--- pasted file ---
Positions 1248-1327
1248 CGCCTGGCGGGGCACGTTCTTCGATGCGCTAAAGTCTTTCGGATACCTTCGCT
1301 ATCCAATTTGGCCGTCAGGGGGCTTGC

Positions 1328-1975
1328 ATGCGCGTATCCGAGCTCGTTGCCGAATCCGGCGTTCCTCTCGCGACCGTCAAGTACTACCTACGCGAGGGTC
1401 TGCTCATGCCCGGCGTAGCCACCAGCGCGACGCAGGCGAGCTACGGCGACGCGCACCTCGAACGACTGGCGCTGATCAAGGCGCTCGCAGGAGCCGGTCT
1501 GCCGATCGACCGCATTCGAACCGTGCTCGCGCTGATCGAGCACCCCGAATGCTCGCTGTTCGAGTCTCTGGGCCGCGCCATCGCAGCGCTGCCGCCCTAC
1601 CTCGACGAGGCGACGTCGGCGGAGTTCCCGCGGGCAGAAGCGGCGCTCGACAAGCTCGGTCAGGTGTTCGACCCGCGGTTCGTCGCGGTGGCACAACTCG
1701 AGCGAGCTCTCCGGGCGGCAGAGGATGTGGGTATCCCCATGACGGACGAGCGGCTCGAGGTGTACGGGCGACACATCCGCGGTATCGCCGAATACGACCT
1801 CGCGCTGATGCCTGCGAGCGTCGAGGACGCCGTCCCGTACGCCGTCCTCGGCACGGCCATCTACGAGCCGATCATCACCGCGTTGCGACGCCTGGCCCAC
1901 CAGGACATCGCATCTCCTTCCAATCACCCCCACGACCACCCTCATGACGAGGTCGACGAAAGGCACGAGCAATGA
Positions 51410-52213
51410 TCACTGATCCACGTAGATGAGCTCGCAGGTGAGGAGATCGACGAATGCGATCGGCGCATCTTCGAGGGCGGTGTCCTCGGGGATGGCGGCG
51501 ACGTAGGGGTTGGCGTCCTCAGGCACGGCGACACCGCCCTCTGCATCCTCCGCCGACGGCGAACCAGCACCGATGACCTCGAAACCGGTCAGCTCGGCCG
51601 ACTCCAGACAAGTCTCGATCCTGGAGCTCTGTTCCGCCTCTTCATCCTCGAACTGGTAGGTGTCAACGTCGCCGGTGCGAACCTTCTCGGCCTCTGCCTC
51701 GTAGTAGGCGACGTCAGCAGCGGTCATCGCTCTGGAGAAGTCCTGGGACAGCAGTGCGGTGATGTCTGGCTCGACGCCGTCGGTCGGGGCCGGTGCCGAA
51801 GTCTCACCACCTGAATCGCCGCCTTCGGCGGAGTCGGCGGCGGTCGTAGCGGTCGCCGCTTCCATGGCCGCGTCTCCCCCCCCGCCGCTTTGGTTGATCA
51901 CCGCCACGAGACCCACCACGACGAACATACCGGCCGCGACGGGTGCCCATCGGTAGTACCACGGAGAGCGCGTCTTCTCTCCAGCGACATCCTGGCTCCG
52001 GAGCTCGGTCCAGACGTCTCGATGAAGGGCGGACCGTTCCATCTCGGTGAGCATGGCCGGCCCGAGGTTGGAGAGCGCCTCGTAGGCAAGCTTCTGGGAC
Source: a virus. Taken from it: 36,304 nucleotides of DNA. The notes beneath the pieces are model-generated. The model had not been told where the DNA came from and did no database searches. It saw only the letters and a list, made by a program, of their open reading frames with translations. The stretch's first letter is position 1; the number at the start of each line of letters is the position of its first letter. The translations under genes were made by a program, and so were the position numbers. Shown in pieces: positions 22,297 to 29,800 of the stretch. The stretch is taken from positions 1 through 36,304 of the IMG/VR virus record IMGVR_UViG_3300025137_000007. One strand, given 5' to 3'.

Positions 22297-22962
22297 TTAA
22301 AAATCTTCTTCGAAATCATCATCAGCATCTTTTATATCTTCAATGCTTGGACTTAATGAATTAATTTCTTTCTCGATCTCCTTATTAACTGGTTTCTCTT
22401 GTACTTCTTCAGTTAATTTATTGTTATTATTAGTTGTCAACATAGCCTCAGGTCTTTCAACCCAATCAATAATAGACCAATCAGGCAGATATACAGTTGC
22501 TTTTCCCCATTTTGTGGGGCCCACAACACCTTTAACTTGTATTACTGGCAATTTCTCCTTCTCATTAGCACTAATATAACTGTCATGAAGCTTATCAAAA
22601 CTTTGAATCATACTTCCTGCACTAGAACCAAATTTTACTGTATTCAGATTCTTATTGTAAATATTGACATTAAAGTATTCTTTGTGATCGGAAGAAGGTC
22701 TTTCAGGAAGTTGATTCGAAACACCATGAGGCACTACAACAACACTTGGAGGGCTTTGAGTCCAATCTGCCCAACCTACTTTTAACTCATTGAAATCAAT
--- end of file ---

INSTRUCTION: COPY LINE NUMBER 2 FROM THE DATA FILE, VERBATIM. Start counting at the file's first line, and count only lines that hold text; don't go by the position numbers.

1248 CGCCTGGCGGGGCACGTTCTTCGATGCGCTAAAGTCTTTCGGATACCTTCGCT